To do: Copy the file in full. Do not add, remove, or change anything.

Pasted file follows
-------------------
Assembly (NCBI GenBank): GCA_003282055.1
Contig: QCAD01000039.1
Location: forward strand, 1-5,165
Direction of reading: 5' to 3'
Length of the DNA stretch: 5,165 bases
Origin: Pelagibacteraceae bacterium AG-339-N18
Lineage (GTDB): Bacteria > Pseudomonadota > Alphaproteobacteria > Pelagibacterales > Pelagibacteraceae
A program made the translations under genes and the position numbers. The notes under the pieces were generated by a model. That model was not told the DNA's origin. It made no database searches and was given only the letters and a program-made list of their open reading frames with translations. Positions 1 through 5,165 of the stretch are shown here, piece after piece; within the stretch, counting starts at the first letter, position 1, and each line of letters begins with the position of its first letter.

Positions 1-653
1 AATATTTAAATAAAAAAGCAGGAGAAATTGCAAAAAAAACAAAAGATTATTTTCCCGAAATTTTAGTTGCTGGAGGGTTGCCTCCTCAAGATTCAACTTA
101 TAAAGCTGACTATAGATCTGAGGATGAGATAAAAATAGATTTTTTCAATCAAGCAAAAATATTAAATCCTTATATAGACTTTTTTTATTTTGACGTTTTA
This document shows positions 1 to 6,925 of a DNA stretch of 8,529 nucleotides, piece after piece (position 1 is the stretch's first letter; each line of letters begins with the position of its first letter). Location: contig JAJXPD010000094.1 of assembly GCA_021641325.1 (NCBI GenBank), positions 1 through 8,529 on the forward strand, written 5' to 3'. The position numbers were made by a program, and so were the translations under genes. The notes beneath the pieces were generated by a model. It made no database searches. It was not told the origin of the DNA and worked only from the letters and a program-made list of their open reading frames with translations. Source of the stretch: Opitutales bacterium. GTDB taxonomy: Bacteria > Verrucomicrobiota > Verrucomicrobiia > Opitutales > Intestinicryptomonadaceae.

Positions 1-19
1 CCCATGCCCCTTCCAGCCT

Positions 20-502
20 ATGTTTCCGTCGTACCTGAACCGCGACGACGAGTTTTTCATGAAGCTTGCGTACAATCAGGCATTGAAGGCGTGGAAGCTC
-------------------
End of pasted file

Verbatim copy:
Assembly (NCBI GenBank): GCA_003282055.1
Contig: QCAD01000039.1
Location: forward strand, 1-5,165
Direction of reading: 5' to 3'
Length of the DNA stretch: 5,165 bases
Origin: Pelagibacteraceae bacterium AG-339-N18
Lineage (GTDB): Bacteria > Pseudomonadota > Alphaproteobacteria > Pelagibacterales > Pelagibacteraceae
A program made the translations under genes and the position numbers. The notes under the pieces were generated by a model. That model was not told the DNA's origin. It made no database searches and was given only the letters and a program-made list of their open reading frames with translations. Positions 1 through 5,165 of the stretch are shown here, piece after piece; within the stretch, counting starts at the first letter, position 1, and each line of letters begins with the position of its first letter.

Positions 1-653
1 AATATTTAAATAAAAAAGCAGGAGAAATTGCAAAAAAAACAAAAGATTATTTTCCCGAAATTTTAGTTGCTGGAGGGTTGCCTCCTCAAGATTCAACTTA
101 TAAAGCTGACTATAGATCTGAGGATGAGATAAAAATAGATTTTTTCAATCAAGCAAAAATATTAAATCCTTATATAGACTTTTTTTATTTTGACGTTTTA
This document shows positions 1 to 6,925 of a DNA stretch of 8,529 nucleotides, piece after piece (position 1 is the stretch's first letter; each line of letters begins with the position of its first letter). Location: contig JAJXPD010000094.1 of assembly GCA_021641325.1 (NCBI GenBank), positions 1 through 8,529 on the forward strand, written 5' to 3'. The position numbers were made by a program, and so were the translations under genes. The notes beneath the pieces were generated by a model. It made no database searches. It was not told the origin of the DNA and worked only from the letters and a program-made list of their open reading frames with translations. Source of the stretch: Opitutales bacterium. GTDB taxonomy: Bacteria > Verrucomicrobiota > Verrucomicrobiia > Opitutales > Intestinicryptomonadaceae.

Positions 1-19
1 CCCATGCCCCTTCCAGCCT

Positions 20-502
20 ATGTTTCCGTCGTACCTGAACCGCGACGACGAGTTTTTCATGAAGCTTGCGTACAATCAGGCATTGAAGGCGTGGAAGCTC